Anyhow, until I get the mini fridge in the RV restocked and start cooking in ernest again, I present this lowly (yet tasty) smoothie recipe. I happen to be one of those weirdos who doesn’t particularly enjoy hot climates (it must be my sunburn-prone Irish/Scottish skin and/or something residual from my joy-shunning punk rock years), but I certainly enjoy the flavours of the tropics, especially coconut and pineapple. Both abound in this recipe, which might just telekinetically transport you from whichever wintery climate to currently find yourself to a sun-soaked beach somewhere South of the equator. I’ll be there too – sitting in the shade with my nose in a book 🙂

Recipe: Pina Colada Smoothie

Makes 1 large (approximately 16 oz) smoothie or 2 smaller ones


  • 1 cup light coconut milk
  • 1 cup pineapple, cut into chunks
  • 1/2 cup vanilla yogurt (or soy yogurt)
  • 1 ripe banana
  • Juice of 1 orange
  • 2-3 large ice cubes


Place ingredients in blender and pulse until smooth. Pour into a tall glass. Drink!

Red Quinoa, Roasted Beet and Pink Grapefruit Salad | With Hazelnuts and Balsamic Reduction

The Okanagan has been hit with numerous dumps of snow already this Winter – many more than the norm, or so I’ve been told. Over night at least 6 inches of the stuff came down – probably the most we’ve seen fall in one go – and I spent an hour this morning shovelling the RV pad like a champ – huffing and puffing onerously the whole time as I haven’t done any physical activity in months (apart from opening and closing the fridge door). Fortunately the snow was light and fluffy – not the cardiac arrest-inducing, wet and heavy kind – otherwise I’m sure I would have thrown in the towel (shovel?) half way through.


There is only one Bobcat on site at the trailer part to keep the roads clear when it snows, and the last few weeks it’s been hard pressed to keep up with the demand. I witnessed a dramatic scene this morning as I sat gazing out the window while I drank my morning coffee – one brave sole had endeavoured forth in his golf cart before the roads had been cleared and found himself spinning his tires right in front of our RV. I froze for a moment, wondering if I should ask him if he needed a push, but moments later he managed to back up a few feet and accelerate forward with renewed vigour and was on his way once more.


After being worked over by the snow shovel this morning I wish I’d kept some of this salad in reserve for lunch today – I actually made it over the weekend and it came together so perfectly we were seduced into eating it in one go. My boyfriend the omnivore even loved it, particularly the quinoa and beet components – he’s all into “super foods” now after watching a show on KCTS9 about the benefits of eating a mostly plant-based diet. Of course I’ve been telling him this stuff since we met but he actually believes me now that he’s heard it from a third party on public television 😉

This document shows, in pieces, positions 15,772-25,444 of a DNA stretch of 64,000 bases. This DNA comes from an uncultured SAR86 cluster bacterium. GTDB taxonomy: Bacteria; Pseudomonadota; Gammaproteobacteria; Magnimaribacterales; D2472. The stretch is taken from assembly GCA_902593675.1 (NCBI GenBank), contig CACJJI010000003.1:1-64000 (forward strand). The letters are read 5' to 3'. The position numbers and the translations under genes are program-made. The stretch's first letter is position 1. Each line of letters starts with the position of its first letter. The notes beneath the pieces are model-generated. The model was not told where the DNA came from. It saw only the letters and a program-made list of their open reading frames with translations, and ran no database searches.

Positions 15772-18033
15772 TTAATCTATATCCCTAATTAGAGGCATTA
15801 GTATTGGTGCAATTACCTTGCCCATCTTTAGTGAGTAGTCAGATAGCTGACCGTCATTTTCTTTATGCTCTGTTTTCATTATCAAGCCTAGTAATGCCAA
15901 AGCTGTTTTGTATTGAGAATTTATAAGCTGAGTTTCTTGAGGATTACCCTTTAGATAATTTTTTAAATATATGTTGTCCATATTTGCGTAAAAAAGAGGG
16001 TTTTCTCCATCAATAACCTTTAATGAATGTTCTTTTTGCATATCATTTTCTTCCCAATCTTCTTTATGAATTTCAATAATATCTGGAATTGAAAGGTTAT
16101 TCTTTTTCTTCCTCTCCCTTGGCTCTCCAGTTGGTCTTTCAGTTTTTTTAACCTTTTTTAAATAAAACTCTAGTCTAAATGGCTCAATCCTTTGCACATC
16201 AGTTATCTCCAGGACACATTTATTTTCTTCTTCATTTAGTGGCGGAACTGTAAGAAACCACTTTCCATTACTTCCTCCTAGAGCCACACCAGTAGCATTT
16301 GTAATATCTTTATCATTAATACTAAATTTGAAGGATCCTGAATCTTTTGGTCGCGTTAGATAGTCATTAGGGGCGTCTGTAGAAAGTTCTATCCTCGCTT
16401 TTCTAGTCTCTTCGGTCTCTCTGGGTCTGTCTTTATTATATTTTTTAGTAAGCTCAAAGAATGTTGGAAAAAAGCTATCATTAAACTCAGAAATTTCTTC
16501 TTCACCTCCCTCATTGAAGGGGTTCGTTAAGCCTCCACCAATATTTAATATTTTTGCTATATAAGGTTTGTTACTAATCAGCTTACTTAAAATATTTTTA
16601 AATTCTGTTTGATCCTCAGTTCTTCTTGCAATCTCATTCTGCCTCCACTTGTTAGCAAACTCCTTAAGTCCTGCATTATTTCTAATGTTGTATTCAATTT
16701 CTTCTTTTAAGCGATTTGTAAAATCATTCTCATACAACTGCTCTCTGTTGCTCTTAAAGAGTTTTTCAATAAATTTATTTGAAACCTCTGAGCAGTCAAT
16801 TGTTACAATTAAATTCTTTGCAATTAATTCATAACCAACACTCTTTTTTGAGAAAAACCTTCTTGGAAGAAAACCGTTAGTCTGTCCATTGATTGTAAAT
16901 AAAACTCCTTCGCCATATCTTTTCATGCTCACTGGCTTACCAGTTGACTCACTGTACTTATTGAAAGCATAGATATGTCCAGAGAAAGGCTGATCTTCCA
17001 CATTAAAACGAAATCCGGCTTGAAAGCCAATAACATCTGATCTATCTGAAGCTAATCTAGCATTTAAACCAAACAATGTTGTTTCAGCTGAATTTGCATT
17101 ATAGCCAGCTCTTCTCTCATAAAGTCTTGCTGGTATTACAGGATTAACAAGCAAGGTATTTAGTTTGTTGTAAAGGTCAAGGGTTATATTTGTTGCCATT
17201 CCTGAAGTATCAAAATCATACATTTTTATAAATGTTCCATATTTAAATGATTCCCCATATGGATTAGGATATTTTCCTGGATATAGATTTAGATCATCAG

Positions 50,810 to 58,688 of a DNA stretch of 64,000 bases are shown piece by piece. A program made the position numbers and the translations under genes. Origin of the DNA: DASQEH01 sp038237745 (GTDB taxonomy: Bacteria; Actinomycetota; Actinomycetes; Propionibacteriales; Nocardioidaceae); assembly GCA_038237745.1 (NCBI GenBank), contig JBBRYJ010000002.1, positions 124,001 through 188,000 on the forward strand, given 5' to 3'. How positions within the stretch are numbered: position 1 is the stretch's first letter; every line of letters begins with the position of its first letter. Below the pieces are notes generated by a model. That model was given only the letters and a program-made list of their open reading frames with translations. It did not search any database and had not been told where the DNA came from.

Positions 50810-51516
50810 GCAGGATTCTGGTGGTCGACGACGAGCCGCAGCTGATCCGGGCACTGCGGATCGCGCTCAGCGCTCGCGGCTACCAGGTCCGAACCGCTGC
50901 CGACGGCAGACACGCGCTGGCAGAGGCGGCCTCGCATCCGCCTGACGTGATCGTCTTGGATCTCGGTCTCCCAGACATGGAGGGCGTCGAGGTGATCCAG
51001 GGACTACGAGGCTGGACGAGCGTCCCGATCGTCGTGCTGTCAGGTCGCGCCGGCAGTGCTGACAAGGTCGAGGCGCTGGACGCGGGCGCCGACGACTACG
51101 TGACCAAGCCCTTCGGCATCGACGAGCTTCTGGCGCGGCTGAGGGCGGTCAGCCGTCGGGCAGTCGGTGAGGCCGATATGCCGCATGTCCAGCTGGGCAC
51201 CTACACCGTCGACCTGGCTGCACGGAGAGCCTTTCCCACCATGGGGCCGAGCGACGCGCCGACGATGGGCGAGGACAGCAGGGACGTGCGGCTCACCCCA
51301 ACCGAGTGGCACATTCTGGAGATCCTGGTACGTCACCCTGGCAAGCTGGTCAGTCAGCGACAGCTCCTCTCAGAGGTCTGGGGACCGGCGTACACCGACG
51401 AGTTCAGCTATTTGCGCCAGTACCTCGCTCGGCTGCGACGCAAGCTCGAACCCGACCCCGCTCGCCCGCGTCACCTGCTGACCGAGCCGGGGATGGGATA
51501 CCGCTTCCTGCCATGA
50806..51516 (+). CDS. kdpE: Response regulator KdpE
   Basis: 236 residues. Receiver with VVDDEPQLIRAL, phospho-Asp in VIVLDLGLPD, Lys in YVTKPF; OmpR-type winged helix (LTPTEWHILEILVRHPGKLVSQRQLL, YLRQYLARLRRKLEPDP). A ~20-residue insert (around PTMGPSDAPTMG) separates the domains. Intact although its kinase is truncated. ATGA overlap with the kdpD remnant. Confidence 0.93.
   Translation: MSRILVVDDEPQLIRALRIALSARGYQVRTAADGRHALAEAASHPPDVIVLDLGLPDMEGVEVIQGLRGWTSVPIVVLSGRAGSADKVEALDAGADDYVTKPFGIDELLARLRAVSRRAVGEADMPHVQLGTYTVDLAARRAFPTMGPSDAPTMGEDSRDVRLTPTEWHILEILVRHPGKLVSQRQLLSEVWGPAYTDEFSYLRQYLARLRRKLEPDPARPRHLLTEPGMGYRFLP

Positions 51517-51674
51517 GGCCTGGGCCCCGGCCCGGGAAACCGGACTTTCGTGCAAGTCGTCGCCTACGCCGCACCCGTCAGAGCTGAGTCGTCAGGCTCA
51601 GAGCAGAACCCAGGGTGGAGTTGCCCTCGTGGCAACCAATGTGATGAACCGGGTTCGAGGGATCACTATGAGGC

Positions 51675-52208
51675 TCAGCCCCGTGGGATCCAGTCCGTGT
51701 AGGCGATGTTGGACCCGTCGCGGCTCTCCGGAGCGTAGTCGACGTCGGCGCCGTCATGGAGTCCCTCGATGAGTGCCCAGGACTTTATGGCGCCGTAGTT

On top of looking pretty (I still can’t get over how amazing the intense pink of the grapefruit looks alongside the beets and the quinoa), this salad does everything a good salad should: tastes great, keeps you full for hours, and is super healthy to boot. Everyone already nows that quinoa is good for you, and red quinoa is no exception – it offers the same nutritional benefits as the white variety, but has a richer, more nutty flavour. Beets are high in folates and B-complex vitamins, and grapefruit is a great source of fibre, as well as anti-oxidants vitamin-A and vitamin-C. I added a handful of hazelnuts for some extra crunch, and shallots and fresh dill give a bright, fresh flavour to the salad. The syrupy, tart-yet-sweet balsamic reduction – drizzled on top before serving – is delicious, especially in combination with the earthy flavours of the quinoa and beets. This salad a great option if you’re looking to get your eating habits back on track after the holidays (who isn’t) – without feeling like you’re depriving yourself of the good stuff 🙂


Recipe: Red Quinoa, Roasted Beet and Pink Grapefruit Salad | With Hazelnuts and Balsamic Reduction

Makes 2 meal-size salads


For salad:

  • 1 small golden beet
  • 1 small red beet
  • 1/2 cup red quinoa
  • 3/4 cup water (to cook quinoa)
  • 2 tablespoons extra virgin olive oil
  • 1 small shallot, finely sliced
  • 1/4 cup hazelnuts (I kept them whole but you can chop them if that’s your preference)
  • 2 tablespoons fresh dill, minced
  • 1/2 small red grapefruit, cut into 1/2″ sections
  • Salt and freshly ground black pepper

For balsamic reduction:

  • 1/2 cup balsamic vinegar
  • 2 tablespoons honey (or your choice of vegan sweetener)


Prepare roasted beets: Preheat oven to 400F. Cut beets in half and wrap each half in aluminum foil. Place wrapped halves on a baking sheet and transfer to oven. Roast for 30 minutes, or until beets are tender. Remove from oven, carefully open each aluminum package and set aside to cool. While beets are roasting, prepare quinoa.

Prepare quinoa: In a medium saucepan, combine quinoa and water. Cover and bring to a boil, then reduce heat to low. Let cook for 15 minutes or until quinoa is tender. Remove from heat and fluff with a fork. Set aside to cool.